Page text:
Robert Hooke, an Englishman, published Micrographia in 1665, which contained the first usage of the word "cell" to describe the basic unit of life. Using an early microscope of his own design and viewing a thin cutting of cork, Hooke observed empty spaces contained by walls that he termed cells. In the 1600s, the term cell suggested a small room in a monastery. Currently Hooke’s microscope is on exhibit at the National Museum of Health and Medicine in Washington, DC.
(No authenticated portrait of Hooke exists; this illustration was reconstructed from extant descriptive sources by painter Rita Greer.)

Cells as the basic units of life
The basis of stem cell biology begins with the understanding that cells form the basic units of life. In the 1600s, using his microscope, Robert Hooke observed small living compartments within cork plants. Likening the little units of cork tissue to miniature rooms or chambers, he coined the term "cells” from the Latin word cella meaning a small room.

It took the scientific community two centuries to appreciate Hooke’s initial observations. By the mid 1800s, scientists such as Theodore Schwann began formulating the cellular theory of life which contained two major conclusions:
  1. Cells are the basic building blocks of life
  2. All cells arise from pre-existing cells. Schwann’s understanding that cells have the capacity to differentiate is a key milestone in the history of stem cell research that centuries later became foundational for stem cell research.

Theodor Schwann (1810-1882)

Theodor Schwann (1810-1882)

Theodor Schwann was a German physiologist. His numerous contributions to biology include: the development of cell theory; the discovery and study of Schwann cells in the peripheral nervous system, pepsin, the nature of yeast; and the conceptualization and coining of the term metabolism.

In 1908, at the Congress of the Hematologic Society in Berlin, Russian histologist Alexander Maksimov first proposed the term “stem cell” perhaps after noting that the stem of a tree gives rise to a variety of branches.

Alexander Maksimov

Dr. Alexander Maksimov, or Maximow, (1874-1928) was a professor of histology and embryology in St. Petersburg, Russia, in the early part of the 20th century, and later a professor of anatomy at the University of Chicago. He wrote the most important book on the known histology of that period. Hematopoiesis, the theory that explains our modern concept of blood cells' origin and differentiation, is based on his work.

Cellular differentiation

As we have just illustrated, most complex organisms originate from a fertilized egg that divides, grows, and differentiates into all the various specialized cells—such as neurons, muscle cells, pancreatic cells, and blood cells—that an organism needs to function. Cellular differentiation begins with the zygote as it divides and grows. At each stage of cellular division, the daughter cells begin to transform or differentiate. Cell differentiation is a process that regulates the functional and structural specialization of cells in all organ systems within a multi-cellular organism. Specifically, cellular differentiation is controlled by a variety of parameters including local environment and the expression of specific genes, transcription factors, and proteins. Each specialized cell type turns on or turns off selected genes unique to that cell type (see Module 3 for more information about cell differentiation).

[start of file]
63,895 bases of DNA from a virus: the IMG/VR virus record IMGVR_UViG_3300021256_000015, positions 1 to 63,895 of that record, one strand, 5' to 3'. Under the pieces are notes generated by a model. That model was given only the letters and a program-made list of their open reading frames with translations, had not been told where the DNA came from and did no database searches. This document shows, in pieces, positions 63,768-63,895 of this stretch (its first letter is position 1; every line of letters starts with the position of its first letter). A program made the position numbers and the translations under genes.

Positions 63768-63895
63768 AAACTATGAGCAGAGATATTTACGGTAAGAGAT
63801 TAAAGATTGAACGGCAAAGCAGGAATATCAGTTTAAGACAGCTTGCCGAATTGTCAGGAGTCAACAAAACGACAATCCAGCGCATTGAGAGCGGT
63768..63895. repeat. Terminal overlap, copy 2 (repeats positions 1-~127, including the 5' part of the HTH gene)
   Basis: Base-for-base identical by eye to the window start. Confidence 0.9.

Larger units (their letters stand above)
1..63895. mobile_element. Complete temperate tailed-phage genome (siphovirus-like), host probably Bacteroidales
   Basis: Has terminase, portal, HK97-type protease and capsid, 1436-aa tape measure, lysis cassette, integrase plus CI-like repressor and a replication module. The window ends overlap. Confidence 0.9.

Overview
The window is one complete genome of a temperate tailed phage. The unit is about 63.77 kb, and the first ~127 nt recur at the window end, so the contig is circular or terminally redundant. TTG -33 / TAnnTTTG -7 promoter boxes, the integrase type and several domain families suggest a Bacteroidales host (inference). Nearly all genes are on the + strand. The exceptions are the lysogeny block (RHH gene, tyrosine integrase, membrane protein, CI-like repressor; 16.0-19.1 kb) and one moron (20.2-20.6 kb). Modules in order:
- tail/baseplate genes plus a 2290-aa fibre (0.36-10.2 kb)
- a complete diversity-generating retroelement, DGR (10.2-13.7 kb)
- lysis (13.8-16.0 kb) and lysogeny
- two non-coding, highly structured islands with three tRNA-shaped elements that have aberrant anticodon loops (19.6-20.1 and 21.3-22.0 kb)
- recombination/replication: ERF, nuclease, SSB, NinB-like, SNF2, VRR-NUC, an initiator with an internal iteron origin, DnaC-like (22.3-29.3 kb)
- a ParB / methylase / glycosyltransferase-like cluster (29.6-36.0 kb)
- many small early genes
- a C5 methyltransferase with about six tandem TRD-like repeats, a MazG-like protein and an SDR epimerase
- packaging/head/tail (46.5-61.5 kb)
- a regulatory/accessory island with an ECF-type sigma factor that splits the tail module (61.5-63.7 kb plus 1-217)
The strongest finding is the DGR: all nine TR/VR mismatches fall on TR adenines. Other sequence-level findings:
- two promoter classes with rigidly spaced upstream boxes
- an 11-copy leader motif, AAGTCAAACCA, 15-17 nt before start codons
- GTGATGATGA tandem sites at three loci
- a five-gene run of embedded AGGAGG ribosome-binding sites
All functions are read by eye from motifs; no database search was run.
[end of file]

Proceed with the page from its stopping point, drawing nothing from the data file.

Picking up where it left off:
Cell specialization, for the 220 histologically different cell types characterized in the human body, is thus determined by the activation and suppression of a specific subset of the 20,000-25,000 genes representing 5% of the human genome. In addition, we are learning more about the role of the other 95% of the genome that has historically been referred to as “junk DNA,” which might not be junk after all (see Module 3 - Cellular differentiation to understand the newly discovered critical functions of “junk” DNA). (Wang, Huang et al.)

Fundamental characteristics of pluripotent stem cells

All pluripotent stem cells, are viewed by scientists as expressing two fundamental properties -- self renewal and plasticity.

Self renewal is the ability of stem cells to divide indefinitely, producing a population of identical offspring. The concept of self-renewing stem cells originated in the 1960s with McCulloch and Till who demonstrated the presence of self-renewing cells in mouse bone marrow, which we now know are hematopoietic stem cells (Becker, Mc et al. 1963; Siminovitch, McCulloch et al. 1963). Today, cell surface markers and the expression of transcription factors are important characteristics of cellular differentiation.

James Till and Ernest McCulloch

In the early 1960s, James Till and Ernest McCulloch began a series of experiments that involved injecting bone marrow cells into irradiated mice. Visible nodules were observed in the spleens of the mice that were in proportion to the number of bone marrow cells injected. Till and McCulloch called the nodules 'spleen colonies', and speculated that each nodule arose from a single marrow cell: perhaps a stem cell.

Plasticity describes the capacity of stem cells to undergo an asymmetric division, cued by environmental conditions and genetic factors, to produce two dissimilar daughter cells. As of 2015, there is still controversy whether stem cells undergo symmetical or asymmetical division. In asymmetrical division, one daughter cell, identical to the parent,continues to contribute to the original stem cell line, while the other daughter cell differentiates into specialized cell types. Symmetrical division gives rises to two identical daughter cells that are either stem cells or cells that have begun to differentiate. Plasticity also describes the ability of an organism to change its phenotype in response to changes in the environment.